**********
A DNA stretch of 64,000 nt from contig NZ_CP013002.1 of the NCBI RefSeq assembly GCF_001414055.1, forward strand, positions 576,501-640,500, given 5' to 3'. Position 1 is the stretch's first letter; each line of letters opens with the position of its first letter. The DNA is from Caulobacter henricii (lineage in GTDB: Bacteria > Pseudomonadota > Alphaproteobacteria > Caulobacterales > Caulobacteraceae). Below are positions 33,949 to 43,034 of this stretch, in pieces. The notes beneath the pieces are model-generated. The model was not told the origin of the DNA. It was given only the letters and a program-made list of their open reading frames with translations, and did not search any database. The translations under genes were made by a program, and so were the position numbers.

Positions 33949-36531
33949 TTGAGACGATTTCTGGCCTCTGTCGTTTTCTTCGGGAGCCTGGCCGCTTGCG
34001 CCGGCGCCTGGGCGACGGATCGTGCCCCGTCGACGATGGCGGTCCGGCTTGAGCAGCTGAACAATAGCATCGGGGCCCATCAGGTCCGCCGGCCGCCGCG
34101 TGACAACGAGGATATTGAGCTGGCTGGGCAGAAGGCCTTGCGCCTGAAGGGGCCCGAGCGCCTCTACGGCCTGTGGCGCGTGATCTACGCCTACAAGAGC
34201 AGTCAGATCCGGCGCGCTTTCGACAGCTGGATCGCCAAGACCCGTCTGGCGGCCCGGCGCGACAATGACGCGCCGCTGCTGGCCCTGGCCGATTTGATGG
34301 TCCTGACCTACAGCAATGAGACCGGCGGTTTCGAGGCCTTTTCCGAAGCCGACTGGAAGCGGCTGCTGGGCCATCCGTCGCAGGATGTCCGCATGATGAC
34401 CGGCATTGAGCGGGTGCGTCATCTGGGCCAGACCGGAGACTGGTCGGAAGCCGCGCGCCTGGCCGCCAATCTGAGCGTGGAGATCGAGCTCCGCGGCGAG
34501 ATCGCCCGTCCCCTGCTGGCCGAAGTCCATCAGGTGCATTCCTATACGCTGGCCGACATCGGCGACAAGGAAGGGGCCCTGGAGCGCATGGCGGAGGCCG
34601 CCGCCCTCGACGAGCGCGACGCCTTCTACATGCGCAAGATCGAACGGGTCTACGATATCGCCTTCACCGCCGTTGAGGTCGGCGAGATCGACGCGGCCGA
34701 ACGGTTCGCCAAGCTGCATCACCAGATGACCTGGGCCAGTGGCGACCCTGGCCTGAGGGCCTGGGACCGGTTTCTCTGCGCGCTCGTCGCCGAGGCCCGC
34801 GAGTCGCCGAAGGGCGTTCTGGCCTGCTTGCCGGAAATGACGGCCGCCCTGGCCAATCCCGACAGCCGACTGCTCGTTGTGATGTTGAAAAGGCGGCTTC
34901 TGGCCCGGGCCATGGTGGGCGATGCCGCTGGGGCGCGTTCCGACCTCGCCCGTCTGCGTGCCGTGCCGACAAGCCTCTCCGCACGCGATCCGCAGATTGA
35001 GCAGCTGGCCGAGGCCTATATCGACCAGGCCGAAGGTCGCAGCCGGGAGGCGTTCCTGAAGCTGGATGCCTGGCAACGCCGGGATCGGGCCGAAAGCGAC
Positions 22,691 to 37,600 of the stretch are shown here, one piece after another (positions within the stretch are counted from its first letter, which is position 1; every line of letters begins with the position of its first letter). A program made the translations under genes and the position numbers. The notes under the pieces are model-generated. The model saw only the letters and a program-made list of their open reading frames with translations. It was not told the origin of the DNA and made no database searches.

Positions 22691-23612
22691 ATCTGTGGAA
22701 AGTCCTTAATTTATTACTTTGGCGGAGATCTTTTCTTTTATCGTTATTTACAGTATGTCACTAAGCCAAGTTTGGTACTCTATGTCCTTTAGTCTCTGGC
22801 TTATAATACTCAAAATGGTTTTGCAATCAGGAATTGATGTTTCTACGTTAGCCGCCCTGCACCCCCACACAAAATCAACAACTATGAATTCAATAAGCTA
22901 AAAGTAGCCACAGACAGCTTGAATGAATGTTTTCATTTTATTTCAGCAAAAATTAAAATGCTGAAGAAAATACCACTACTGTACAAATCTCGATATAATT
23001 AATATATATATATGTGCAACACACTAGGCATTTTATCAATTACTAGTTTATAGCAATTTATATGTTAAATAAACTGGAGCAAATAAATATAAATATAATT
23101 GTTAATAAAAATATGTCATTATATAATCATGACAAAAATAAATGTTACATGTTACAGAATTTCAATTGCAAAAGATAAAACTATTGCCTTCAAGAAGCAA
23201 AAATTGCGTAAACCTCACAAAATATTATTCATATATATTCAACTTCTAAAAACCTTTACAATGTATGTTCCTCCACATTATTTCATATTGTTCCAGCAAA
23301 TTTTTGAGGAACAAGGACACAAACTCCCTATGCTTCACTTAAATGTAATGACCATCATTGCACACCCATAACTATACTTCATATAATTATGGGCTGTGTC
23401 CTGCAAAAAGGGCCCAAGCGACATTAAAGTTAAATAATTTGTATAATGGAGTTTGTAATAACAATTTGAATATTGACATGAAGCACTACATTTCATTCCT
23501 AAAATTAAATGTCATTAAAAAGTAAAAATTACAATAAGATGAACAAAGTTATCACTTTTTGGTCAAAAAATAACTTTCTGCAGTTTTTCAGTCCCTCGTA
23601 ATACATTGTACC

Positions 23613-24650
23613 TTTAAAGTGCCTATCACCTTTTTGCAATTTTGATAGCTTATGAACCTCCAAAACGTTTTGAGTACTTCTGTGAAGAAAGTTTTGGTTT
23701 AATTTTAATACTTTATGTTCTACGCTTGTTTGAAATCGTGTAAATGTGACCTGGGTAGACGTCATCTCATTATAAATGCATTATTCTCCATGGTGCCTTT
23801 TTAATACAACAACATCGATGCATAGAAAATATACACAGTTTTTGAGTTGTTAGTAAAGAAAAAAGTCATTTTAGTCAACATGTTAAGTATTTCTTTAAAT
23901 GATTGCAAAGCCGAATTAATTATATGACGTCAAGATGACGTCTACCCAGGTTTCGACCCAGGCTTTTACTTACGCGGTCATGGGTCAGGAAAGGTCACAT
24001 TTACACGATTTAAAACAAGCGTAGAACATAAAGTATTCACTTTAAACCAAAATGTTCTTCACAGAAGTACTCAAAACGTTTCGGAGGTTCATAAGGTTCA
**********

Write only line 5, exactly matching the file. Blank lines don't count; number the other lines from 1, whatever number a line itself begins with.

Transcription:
34101 TGACAACGAGGATATTGAGCTGGCTGGGCAGAAGGCCTTGCGCCTGAAGGGGCCCGAGCGCCTCTACGGCCTGTGGCGCGTGATCTACGCCTACAAGAGC